The weight of rolling stock can be reduced with improved design and by replacing existing mechanical control systems with electronic fly-by-wire systems. By increasing each wagon’s load factor (payload of the wagon as a proportion of the total gross mass) fuel savings can be achieved.

Application relevance

Local rolling stock manufacturers are available to design wagons that result in reduced tare mass. This has a positive effect on fuel efficiency by increasing wagon freight capacity (i.e. reduced fuel consumed to move each wagon).

Weight reduction would normally be achieved across a large number of wagons. The procurement process will occupy at least a year and long lead times on materials are likely to extend manufacture beyond two years.

Potential benefits

No case study information is available to demonstrate fuel savings from weight reduction. However, a positive effect on fuel efficiency on a per-tonne-freight-carried basis is expected. While load factors may improve, weight reduction can impact on the strength of each wagon and reduce safety.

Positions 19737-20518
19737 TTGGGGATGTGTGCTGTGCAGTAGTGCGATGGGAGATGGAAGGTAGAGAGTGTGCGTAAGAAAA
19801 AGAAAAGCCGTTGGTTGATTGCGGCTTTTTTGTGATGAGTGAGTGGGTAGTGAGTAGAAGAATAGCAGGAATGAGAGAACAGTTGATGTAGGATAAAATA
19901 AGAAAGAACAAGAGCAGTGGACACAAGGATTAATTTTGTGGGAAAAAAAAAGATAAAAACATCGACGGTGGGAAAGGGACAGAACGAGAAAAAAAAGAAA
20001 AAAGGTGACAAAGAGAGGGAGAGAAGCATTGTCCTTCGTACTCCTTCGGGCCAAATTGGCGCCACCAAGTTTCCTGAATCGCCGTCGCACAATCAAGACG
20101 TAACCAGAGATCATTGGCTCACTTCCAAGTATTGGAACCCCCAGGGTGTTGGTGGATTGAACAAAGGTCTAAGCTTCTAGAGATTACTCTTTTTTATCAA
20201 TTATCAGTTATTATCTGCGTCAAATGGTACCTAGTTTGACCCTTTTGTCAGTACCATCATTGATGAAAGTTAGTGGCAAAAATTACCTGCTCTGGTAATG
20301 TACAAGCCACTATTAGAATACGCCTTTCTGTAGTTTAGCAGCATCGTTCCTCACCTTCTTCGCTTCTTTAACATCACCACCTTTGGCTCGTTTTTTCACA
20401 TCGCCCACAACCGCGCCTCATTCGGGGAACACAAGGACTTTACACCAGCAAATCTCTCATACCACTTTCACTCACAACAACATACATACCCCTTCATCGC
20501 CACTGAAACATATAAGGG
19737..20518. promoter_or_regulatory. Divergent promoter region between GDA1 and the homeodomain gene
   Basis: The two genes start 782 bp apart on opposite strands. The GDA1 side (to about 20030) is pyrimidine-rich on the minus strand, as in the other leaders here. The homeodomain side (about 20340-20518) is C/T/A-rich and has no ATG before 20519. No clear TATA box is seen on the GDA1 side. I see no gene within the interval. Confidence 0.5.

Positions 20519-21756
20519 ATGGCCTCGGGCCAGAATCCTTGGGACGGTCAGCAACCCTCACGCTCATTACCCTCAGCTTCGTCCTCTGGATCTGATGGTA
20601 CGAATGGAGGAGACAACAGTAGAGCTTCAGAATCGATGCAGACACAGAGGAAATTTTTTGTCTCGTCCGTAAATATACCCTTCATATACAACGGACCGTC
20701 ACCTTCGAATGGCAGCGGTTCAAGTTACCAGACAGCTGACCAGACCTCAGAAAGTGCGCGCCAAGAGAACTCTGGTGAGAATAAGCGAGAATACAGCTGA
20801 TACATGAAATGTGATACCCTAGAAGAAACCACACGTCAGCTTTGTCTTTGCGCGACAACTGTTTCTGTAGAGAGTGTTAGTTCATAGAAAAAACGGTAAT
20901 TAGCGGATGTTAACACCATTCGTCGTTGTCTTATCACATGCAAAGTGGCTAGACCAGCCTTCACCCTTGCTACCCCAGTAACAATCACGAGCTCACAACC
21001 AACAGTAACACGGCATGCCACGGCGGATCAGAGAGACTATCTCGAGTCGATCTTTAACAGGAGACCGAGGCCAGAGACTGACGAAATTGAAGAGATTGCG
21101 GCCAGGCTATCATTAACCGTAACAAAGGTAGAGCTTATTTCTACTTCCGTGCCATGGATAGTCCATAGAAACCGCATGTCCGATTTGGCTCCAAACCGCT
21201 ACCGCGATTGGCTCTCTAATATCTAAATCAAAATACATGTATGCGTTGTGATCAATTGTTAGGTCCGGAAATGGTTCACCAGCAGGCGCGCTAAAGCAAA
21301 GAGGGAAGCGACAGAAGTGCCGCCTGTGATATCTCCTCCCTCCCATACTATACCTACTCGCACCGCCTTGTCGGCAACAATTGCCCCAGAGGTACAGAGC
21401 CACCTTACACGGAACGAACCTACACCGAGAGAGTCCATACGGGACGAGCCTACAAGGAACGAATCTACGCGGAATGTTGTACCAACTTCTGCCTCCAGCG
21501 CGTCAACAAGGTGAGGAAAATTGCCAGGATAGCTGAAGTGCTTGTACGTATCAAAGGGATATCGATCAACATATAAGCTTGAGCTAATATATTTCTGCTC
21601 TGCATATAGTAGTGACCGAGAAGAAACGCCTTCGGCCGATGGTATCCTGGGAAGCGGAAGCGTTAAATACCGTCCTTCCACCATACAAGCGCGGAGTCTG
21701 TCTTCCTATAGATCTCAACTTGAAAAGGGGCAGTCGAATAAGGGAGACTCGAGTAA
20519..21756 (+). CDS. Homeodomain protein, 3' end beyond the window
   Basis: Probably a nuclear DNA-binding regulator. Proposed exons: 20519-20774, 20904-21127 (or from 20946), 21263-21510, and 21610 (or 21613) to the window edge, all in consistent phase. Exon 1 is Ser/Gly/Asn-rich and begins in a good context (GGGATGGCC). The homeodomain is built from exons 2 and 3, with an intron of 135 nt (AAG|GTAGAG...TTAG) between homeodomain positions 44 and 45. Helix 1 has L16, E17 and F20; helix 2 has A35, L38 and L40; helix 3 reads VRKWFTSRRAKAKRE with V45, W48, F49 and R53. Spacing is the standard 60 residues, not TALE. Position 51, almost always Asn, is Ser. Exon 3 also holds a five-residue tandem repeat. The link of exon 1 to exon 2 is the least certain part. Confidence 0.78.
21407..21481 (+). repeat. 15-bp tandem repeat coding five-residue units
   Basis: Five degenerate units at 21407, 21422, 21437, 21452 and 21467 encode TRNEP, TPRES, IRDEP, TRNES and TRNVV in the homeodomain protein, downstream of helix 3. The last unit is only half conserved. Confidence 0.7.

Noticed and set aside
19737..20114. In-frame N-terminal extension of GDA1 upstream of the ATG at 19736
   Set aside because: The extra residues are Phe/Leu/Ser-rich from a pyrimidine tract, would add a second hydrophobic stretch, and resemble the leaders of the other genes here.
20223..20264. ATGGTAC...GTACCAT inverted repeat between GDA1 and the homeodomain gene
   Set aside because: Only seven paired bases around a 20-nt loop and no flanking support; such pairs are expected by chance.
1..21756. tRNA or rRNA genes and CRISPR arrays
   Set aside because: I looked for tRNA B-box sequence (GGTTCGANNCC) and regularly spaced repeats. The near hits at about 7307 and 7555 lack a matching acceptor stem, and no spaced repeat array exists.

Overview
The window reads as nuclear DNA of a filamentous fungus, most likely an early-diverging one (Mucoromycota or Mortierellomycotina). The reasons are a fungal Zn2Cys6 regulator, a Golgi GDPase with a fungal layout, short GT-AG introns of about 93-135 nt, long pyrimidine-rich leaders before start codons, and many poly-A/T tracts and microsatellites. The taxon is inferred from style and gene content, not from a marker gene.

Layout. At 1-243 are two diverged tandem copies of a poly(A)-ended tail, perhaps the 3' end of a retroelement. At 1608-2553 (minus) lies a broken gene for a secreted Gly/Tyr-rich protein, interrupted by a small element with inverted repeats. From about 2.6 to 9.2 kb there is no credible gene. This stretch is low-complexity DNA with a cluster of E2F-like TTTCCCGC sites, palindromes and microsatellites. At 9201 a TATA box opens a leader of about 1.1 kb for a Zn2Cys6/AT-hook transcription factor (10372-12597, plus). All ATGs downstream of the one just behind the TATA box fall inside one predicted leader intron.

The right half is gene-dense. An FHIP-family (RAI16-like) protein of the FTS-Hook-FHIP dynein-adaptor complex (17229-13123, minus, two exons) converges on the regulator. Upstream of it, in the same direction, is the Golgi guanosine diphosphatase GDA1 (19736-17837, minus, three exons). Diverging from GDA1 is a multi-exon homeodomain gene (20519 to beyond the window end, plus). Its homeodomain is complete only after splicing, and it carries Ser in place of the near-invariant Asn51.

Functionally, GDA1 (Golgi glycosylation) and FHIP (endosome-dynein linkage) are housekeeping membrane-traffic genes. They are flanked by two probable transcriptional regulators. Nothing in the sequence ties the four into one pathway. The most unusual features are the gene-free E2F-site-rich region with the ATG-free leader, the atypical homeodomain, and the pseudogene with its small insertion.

Key implementation considerations

Freight cars used in carload service have much lower productivity (annual loaded miles) than those used in unit-train service. This means any given innovation will yield a much higher return on investment from unit-train cars than from carload-service cars. This limits the opportunities to apply fuel-saving technologies to cars used in mixed freight.

Examples of implementation

EU Transport GHG:Routes to 2050 (Technical paper 3)

This paper provides references to a number of studies and summaries key opportunities in reducing the mass of rolling stock to improve fuel consumption (Hazeldine et al. 2009).

For the full report on fuel efficiency opportunities in the road and rail sectors, see Fuel for Thought – Identifying potential energy efficiency opportunities in the Australian road and rail sectors (opens in a new window) PDF 1.5 MB.